The best answers to the question “How to truncate the time on a datetime object?” in the category Dev.
What is a classy way to way truncate a python
In this particular case, to the day. So basically setting hour, minute, seconds, and microseconds to 0.
I would like the output to also be a
datetime object, not a string.
date not a
datetime if you dont care about the time.
>>> now = datetime.now() >>> now.date() datetime.date(2011, 3, 29)
You can update a datetime like this:
>>> now.replace(minute=0, hour=0, second=0, microsecond=0) datetime.datetime(2011, 3, 29, 0, 0)
I think this is what you’re looking for…
>>> import datetime >>> dt = datetime.datetime.now() >>> dt = dt.replace(hour=0, minute=0, second=0, microsecond=0) # Returns a copy >>> dt datetime.datetime(2011, 3, 29, 0, 0)
But if you really don’t care about the time aspect of things, then you should really only be passing around
>>> d_truncated = datetime.date(dt.year, dt.month, dt.day) >>> d_truncated datetime.date(2011, 3, 29)
You cannot truncate a datetime object because it is immutable.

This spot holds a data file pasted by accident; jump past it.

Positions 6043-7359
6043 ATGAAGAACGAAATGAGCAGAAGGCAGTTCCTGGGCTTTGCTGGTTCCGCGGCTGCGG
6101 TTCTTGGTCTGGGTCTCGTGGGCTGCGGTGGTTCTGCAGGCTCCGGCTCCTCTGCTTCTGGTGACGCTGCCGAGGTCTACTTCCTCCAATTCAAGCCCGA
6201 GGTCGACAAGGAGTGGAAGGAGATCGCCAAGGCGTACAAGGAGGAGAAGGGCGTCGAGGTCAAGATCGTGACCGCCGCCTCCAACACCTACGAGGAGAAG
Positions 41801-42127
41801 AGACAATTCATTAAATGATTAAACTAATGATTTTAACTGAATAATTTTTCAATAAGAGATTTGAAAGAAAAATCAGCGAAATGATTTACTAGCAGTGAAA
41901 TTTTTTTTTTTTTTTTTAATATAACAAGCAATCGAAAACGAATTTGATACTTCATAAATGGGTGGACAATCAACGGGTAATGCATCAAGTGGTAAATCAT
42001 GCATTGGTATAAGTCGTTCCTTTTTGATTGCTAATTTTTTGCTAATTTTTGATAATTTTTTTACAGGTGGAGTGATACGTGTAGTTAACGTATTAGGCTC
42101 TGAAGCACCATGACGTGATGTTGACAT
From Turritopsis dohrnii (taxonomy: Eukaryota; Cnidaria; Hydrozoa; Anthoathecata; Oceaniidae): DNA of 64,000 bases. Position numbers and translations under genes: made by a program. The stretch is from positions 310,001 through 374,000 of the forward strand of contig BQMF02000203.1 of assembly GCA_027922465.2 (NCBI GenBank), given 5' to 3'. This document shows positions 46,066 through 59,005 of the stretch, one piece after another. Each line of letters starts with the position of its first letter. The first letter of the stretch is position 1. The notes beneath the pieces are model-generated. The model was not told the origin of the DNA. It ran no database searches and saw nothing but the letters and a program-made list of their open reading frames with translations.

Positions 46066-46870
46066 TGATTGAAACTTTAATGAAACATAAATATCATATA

However, here is one way to construct a new datetime with 0 hour, minute, second, and microsecond fields, without throwing away the original date or tzinfo:
newdatetime = now.replace(hour=0, minute=0, second=0, microsecond=0)
Four years later: another way, avoiding
I know the accepted answer from four years ago works, but this seems a tad lighter than using
dt = datetime.date.today() dt = datetime.datetime(dt.year, dt.month, dt.day)
- When you create a
datetimeobject without passing time properties to the constructor, you get midnight.
- As others have noted, this assumes you want a datetime object for later use with timedeltas.
- You can, of course, substitute this for the first line:
dt = datetime.datetime.now()